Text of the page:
You’re more likely to develop high blood pressure during pregnancy – Research suggests high blood pressure that develops during pregnancy is more common in older women. Your health care provider will carefully monitor your blood pressure and your baby’s growth and development. You will need more frequent obstetric appointments and you might need to deliver before your due date to avoid complications. You’re more likely to have a low birth weight baby and a premature birth. Premature babies, especially those born earliest, often have complicated medical problems. 

You might need a C-section – Older mothers have a higher risk of pregnancy-related complications that might lead to a C-section delivery. An example of a complication is a condition in which the placenta blocks the cervix (placenta previa). 

The risk of chromosome abnormalities is higher – Babies born to older mothers have a higher risk of certain chromosome problems, such as Down syndrome. 

The risk of pregnancy loss is higher – The risk of pregnancy loss — by miscarriage and stillbirth — increases as you get older, perhaps due to pre-existing medical conditions or fetal chromosomal abnormalities. Research suggests that the decrease in the quality of your eggs, combined with an increased risk of chronic medical conditions such as high blood pressure and diabetes, could increase your risk of miscarriage. Ask your health care provider about monitoring your baby’s well-being during the last weeks of pregnancy. 

Source: Mayoclinic 

HOW DOES IVF WORK?

In-vitro fertilisation, known as IVF, is a medical procedure in which a woman has an already-fertilised egg inserted into her womb to become pregnant.

It is used when couples are unable to conceive naturally, and a sperm and egg are removed from their bodies and combined in a laboratory before the embryo is inserted into the woman.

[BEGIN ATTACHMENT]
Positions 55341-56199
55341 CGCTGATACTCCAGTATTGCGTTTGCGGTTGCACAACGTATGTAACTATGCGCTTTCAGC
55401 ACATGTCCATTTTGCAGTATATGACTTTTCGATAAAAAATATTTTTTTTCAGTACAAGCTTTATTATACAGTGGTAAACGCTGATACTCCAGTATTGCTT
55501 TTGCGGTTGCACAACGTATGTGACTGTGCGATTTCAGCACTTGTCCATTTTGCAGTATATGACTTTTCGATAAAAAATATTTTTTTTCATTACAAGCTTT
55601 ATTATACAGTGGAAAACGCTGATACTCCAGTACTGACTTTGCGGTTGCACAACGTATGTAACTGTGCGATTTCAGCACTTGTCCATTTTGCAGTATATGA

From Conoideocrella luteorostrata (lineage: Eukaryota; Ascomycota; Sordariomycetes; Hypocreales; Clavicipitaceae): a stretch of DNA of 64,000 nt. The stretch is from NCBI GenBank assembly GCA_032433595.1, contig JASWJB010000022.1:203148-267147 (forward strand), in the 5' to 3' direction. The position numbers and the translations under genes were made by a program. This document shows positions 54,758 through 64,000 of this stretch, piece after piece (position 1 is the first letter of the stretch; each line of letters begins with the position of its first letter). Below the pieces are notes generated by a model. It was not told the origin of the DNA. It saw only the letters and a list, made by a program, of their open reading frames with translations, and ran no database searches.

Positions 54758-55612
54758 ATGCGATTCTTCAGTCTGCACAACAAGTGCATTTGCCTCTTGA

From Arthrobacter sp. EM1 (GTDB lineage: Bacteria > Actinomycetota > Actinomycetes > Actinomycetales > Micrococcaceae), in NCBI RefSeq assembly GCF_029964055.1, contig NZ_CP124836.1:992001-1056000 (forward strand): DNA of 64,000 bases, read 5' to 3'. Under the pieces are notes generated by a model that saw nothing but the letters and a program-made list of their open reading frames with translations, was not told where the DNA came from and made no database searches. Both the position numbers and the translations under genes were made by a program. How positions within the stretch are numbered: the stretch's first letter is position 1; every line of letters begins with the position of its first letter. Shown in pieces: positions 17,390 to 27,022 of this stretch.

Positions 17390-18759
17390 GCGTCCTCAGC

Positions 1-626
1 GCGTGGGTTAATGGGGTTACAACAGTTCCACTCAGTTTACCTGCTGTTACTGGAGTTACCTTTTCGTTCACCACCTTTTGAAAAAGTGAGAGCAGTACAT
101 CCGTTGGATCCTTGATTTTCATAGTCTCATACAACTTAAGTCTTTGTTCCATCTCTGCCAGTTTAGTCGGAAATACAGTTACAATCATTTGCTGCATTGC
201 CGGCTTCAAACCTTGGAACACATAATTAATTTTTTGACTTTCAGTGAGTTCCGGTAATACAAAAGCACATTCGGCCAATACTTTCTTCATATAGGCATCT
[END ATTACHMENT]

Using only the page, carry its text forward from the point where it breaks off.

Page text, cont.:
Once the embryo is in the womb, the pregnancy should continue as normal.

The procedure can be done using eggs and sperm from a couple or those from donors. 

Guidelines from the National Institute for Health and Care Excellence (NICE) recommends that IVF should be offered on the NHS to women under 43 who have been trying to conceive through regular unprotected sex for two years.

People can also pay for IVF privately, which costs an average of £3,348 for a single cycle, according to figures published in January 2018, and there is no guarantee of success.

The NHS says success rates for women under 35 are about 29 per cent, with the chance of a successful cycle reducing as they age.

Around eight million babies are thought to have been born due to IVF since the first ever case, British woman Louise Brown, was born in 1978.

Chances of success

The success rate of IVF depends on the age of the woman undergoing treatment, as well as the cause of the infertility (if it’s known).

Younger women are more likely to have a successful pregnancy. 

IVF isn’t usually recommended for women over the age of 42 because the chances of a successful pregnancy are thought to be too low.

Between 2014 and 2016 the percentage of IVF treatments that resulted in a live birth was:

29 per cent for women under 35

23 per cent for women aged 35 to 37

15 per cent for women aged 38 to 39

9 per cent for women aged 40 to 42

3 per cent for women aged 43 to 44

2 per cent for women aged over 44